D.O.H. Rises

“I was always a chubby dude, so when ‘Boyz N the Hood’ came out, my brother and cousins called me Doughboy. A few years later, I was living a little less-than-legal lifestyle and I was greedy. My brother said, ‘You prefer dollars over hoes any day.’ I (wanted) to keep my nickname as my stage name, and it aligned perfectly. No one has called me by my real name since I was 12.”

Jeet Kune D.O.H. finds the Grimey Rhyme emcee and producer at his most self-contained and most confident. The 31-year-old looked to the East for direction this time around, embracing Bruce Lee’s philosophy in what started as conceit but turned into total immersion. “I was enjoying an adult beverage watching TV one night, and I didn’t know what I was going to do for my third album,” he says. “The ‘I Am Bruce Lee’ documentary came on, and the first thing said was ‘Jeet Kune Do.’”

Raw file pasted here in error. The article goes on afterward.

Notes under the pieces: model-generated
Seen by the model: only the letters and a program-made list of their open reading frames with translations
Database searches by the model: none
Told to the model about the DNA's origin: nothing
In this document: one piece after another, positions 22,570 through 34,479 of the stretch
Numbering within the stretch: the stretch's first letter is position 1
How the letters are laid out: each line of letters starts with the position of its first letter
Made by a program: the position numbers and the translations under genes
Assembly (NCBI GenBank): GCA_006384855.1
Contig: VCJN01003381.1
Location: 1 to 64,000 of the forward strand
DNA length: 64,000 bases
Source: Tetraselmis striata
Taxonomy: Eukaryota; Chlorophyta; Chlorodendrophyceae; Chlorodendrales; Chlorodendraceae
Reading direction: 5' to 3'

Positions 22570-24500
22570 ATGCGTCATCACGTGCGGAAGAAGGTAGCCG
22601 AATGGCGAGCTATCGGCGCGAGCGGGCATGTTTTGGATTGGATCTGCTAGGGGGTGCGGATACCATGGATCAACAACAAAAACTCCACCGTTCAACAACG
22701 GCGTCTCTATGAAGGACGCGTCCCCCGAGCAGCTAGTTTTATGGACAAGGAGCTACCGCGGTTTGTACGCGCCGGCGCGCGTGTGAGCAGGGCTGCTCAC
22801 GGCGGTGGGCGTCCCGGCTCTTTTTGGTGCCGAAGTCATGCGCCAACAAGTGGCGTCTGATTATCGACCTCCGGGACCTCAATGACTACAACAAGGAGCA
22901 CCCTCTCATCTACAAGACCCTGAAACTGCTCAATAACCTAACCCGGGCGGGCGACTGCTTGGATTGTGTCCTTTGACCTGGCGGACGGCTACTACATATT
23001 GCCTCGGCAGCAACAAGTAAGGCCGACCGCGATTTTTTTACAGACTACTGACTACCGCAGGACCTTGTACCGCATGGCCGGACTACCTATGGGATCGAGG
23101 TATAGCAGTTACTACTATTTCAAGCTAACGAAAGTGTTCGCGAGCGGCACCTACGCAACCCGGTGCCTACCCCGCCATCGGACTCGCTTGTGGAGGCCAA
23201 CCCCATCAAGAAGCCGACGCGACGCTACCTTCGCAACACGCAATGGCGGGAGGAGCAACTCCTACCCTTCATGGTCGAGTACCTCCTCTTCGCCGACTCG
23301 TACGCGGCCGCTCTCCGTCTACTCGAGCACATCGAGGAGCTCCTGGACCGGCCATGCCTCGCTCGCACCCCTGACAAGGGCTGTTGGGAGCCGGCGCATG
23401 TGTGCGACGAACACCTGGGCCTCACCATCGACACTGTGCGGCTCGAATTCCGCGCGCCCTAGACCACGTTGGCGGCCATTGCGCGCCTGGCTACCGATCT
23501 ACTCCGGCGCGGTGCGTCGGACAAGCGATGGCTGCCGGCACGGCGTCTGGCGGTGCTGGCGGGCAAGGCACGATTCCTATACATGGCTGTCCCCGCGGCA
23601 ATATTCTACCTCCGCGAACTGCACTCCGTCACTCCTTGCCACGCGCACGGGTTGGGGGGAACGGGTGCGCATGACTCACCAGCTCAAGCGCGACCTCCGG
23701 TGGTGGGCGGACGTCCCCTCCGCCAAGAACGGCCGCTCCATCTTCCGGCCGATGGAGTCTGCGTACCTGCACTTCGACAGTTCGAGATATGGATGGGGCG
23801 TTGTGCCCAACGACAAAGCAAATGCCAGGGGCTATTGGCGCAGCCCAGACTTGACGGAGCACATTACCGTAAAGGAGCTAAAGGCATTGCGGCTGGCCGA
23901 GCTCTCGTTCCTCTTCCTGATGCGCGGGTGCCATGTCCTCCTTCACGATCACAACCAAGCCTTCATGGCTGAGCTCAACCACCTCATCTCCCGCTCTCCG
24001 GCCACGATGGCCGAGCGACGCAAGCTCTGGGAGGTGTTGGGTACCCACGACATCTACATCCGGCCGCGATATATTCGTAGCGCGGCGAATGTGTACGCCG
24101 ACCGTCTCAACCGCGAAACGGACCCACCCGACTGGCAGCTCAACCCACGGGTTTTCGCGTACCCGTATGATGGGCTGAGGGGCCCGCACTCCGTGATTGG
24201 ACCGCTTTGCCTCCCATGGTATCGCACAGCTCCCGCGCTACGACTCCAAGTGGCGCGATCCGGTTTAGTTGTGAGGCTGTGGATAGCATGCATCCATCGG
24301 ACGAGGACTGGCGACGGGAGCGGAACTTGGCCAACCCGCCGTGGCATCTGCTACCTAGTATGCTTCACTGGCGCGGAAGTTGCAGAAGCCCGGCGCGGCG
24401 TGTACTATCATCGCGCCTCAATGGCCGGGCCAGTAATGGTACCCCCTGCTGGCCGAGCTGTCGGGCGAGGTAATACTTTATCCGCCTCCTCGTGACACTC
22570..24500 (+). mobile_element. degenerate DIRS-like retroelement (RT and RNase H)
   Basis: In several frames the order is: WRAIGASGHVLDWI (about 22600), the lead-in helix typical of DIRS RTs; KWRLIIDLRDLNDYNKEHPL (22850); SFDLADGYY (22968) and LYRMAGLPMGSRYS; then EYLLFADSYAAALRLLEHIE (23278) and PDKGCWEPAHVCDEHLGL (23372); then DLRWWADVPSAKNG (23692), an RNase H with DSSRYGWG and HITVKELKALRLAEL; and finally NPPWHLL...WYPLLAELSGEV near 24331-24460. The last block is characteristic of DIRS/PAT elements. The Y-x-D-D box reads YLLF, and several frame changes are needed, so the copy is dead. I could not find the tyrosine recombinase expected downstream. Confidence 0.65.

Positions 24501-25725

The similarity was impossible to ignore, and D.O.H. began using clips of Lee as the album’s sonic foundation and inspiration. He read Lee’s “Tao of Jeet Kune Do” in an effort “to fully understand the responsibility of using such an iconic figure as my influence.”

D.O.H.’s work ethic and drive has long served as an inspiration to his crew. “I’ve known Nacirema since I was 15 years old,” he says of the Scanners emcee. “When we got together, we just knew we had the right chemistry for a new movement, and Grimey Rhyme was born. It was his brainchild but me, Nacirema, Gonzo and Polio, that was the beginning.”

“I wanted ‘Be Water’ to be last on the album,” he says, to serve as a summation of his embrace of Jeet Kune Do’s tenets. “The function of intercepting everything before it touches you, to change the outcome by being ready for everything. Music is like Martial Arts fluid movement, quick-striking offense, defense, discipline and courage to use your mind and body to become a whole person and the wisdom that comes with it. I credit this album as me growing up in life as well as musically.”